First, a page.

Create a Better Life in 2019

Want to create a better life in 2019?

In “Emily’s Five Things,” a Taiwanese television series, Emily finds a bottle at the beach. It contains a paper with an enigmatic message:

  • Be Yourself
  • Reconcile
  • Bid Farewell
  • Go Home
  • Rewind

The letter also warns that if she doesn’t do those things, she’ll die. After having a nightmare later that night, she starts to believe it.

Sure, it’s kind of a hokey setup, but it’s got a couple of good lessons to teach.

Emily starts to ponder the message. How is she not “being herself” — i.e., true to her own deepest convictions? With whom does she need to reconcile, and to what should she bid farewell? Where’s home? And how on earth should she “rewind?”

As she tries to discern the meaning, Emily starts to make connections and get insights. She realizes things about her life that, at some level, she already knew.

That’s one of the ways to be creative. If looking at things in the usual way isn’t getting you where you want to go, then look at them in a different way.

The messages in the bottle all seem meaningful. But that can mask how the trick really works.

You know many things without knowing that you know them. The philosopher Michael Polanyi called it “tacit knowledge.”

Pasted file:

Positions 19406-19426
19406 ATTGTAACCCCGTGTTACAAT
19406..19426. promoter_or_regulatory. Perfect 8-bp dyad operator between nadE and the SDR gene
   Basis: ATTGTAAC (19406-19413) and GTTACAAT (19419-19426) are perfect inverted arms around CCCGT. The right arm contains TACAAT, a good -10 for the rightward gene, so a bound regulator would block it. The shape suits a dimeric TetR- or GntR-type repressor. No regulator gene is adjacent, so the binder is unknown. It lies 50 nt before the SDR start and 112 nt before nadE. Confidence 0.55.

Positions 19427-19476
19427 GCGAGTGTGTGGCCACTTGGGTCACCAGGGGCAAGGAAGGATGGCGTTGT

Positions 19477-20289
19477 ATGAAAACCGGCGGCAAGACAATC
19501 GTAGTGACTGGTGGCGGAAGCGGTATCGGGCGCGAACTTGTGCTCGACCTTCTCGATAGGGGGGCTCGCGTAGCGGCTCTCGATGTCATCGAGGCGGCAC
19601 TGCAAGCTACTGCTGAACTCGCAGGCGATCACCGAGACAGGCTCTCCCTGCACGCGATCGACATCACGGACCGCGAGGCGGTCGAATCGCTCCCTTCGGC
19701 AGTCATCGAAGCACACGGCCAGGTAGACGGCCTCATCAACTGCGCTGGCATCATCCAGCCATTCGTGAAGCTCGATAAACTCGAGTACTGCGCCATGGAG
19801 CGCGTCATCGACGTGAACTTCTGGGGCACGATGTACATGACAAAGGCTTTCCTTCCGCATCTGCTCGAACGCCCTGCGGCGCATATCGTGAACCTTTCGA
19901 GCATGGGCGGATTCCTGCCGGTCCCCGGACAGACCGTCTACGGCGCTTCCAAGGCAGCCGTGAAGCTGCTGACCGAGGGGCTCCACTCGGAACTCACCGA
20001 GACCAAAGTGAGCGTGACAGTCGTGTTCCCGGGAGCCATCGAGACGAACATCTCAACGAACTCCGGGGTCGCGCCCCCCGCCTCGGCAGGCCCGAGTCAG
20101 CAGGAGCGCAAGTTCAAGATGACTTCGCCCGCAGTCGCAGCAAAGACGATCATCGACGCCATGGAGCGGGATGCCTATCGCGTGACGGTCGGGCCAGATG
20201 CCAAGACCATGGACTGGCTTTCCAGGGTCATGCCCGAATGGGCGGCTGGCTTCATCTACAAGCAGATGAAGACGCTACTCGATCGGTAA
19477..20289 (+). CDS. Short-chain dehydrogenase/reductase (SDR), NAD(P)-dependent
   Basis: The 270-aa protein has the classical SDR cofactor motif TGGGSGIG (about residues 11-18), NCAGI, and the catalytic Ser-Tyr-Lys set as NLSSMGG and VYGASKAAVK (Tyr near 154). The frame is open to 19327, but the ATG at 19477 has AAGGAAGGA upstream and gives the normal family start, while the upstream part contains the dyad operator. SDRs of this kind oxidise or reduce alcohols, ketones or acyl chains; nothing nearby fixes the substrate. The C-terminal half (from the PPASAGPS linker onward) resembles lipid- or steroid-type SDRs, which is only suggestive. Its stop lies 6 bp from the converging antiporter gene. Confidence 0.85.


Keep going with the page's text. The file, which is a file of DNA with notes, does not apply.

If you try to reach that tacit knowledge through your mind’s front door, you often can’t do it. Using the front door is the way you normally think. You need to find a side door.

Psychotherapists sometimes use a variation on the technique. If a patient doesn’t know how he or she feels about something, a therapist might ask, “Well, if you did know, what would you say?”

In Emily’s case, it’s not the specific messages that matter. What matters is that the messages make her think about her life in new ways. She finds the side door that leads to her tacit knowledge.

That’s one way that the Bible and other sacred documents work. Believers are sure that the text contains the answers to their questions. So they think about the text until they find the answers that they needed.

Sometimes, the answers are there in the text. But just as often, the answers are in the believers themselves — hidden in their tacit knowledge. The text just provided the side door to find it.

But as side doors go, Emily’s Five Things are a good place to start: Be yourself, reconcile, bid farewell, go home, and rewind.

How do those ideas apply to you? And how can you put them to work in 2019?

It’s your life, so you’re the only one who knows. Even if you don’t know you know.


Check out my new book Why Sane People Believe Crazy Things: How Belief Can Help or Hurt Social Peace. Kirkus Reviews called it an “impressively nuanced analysis.”

About N.S. Palmer

N.S. Palmer is an American mathematician.
This entry was posted in Human Relations, Life, Psychology and tagged , , , , , , , , , , , . Bookmark the permalink.

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